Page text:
Copyright is not a natural right. It’s what we as a society decide is most useful to us. People with strong opinions are not villains on this. I just happen to agree that copyright is dangerous, because it infringes on freedom of expression, and by implication, freedom of thought.

      • You’ve certainly clarified your position regarding copyright. My deepest apologies; I had been making the charitable assumption that you might have had some difference with Lawrence Lessig’s extremist positions. But as you’ve now made clear, you regard copyright as “dangerous,” something that needs to be reigned in, etc., etc. — so in fact, there apparently isn’t much if any difference between your position and that of anti-copyright jihadists.

        Of course, other writers and creators are free to decide whether copyright is as oh-so-scary as you believe it to be. I have every confidence that more writers are in agreement with my position than yours and Lessig’s.

        • Camille says:

          “We’re talking here about the damage that excessive copyright does to society.”

          “The fact that we have differences in what we believe the term should be is only a matter of degree.”

          And from that you get this?

          “I had been making the charitable assumption that you might have had some difference with Lawrence Lessig’s extremist positions.”

          • What can I say? I’m no saint, but I do make an attempt to think the best about someone, at least until they provide evidence as to why I shouldn’t. At the time I made my “charitable assumption,” the person in question hadn’t yet made it clear how closely she agrees with Lessig and the other anti-copyright jihadists. The quotes you provide are from her latest reply to me, not the earliest one upon which I had made my assumption.

    • Gordon Fridenberg

      K.W.
      That is the kind of argument that leads to “We cannot have any restrictions on any kind of abortion whatsoever because some people want to ban all abortions and this is just a first step,” or “We cannot permit any restrictions on guns of any kind, because some people want to do away will all gun ownership and this is just a first step,”. The slippery slope argument generally leads to extremist positions and poor policy.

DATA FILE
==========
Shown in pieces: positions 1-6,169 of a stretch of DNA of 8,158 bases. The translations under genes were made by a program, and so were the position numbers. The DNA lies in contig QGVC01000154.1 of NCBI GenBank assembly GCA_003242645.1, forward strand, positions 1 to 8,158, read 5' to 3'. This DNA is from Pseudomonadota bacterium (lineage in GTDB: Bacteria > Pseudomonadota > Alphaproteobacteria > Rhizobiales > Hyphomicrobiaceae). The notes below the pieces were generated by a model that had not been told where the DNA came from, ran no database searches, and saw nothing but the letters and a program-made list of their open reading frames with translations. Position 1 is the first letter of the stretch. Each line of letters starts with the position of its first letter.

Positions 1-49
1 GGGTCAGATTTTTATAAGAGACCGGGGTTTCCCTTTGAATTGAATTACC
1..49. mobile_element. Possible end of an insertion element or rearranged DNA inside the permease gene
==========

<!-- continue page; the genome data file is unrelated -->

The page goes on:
Sure there are some people who want to do away with all copyright, and there are some who want perpetual copyright. A lot of people think the current laws are flawed and could be improved. It’s a discussion worth having.

      You needn’t worry that copyright is going to be gutted. The Entertainment Industry owns far to many Congressmen to allow any serious reform to go anywhere.

      • Actually, I’m not making any sort of “slippery slope” argument. I’m merely pointing out that Lessig and the other anti-copyright jihadists have been open about pursuing an incremental strategy in an attempt to achieve their goals.

        And of course, if anyone is wringing their hands about some sort of “slippery slope,” it’s the anti-copyright jihadists, who attempt to convince others that any maintenance or extension of copyright provisions will somehow result in some apocalyptic situation where nobody will be able to do anything with any intellectual property, including their own. Which of course is nonsense, but it doesn’t stop them from making exactly the sort of argument that you decry.

        As for copyright being gutted — you can rest assured that I’m not worried about it. But it’s not because the oh-so-scary “Entertainment Industry” owns any number of Congressmen; it’s because I’m confident that the vast majority of people value and treasure the creators of intellectual property and feel that they should be fairly recompensed for their labors. If you and Lessig et al feel otherwise, that’s too bad for you. While you’re seething about the “evils” of copyright, other people are writing their original books and songs for others to enjoy. You can join the party whenever you choose to — but I doubt if you will.